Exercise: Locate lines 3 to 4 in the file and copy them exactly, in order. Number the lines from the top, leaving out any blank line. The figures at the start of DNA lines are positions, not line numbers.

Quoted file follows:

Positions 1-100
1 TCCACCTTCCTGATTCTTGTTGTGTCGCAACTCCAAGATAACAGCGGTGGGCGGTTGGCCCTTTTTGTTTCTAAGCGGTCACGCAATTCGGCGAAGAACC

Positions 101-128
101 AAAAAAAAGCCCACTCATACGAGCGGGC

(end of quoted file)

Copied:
Positions 101-128
101 AAAAAAAAGCCCACTCATACGAGCGGGC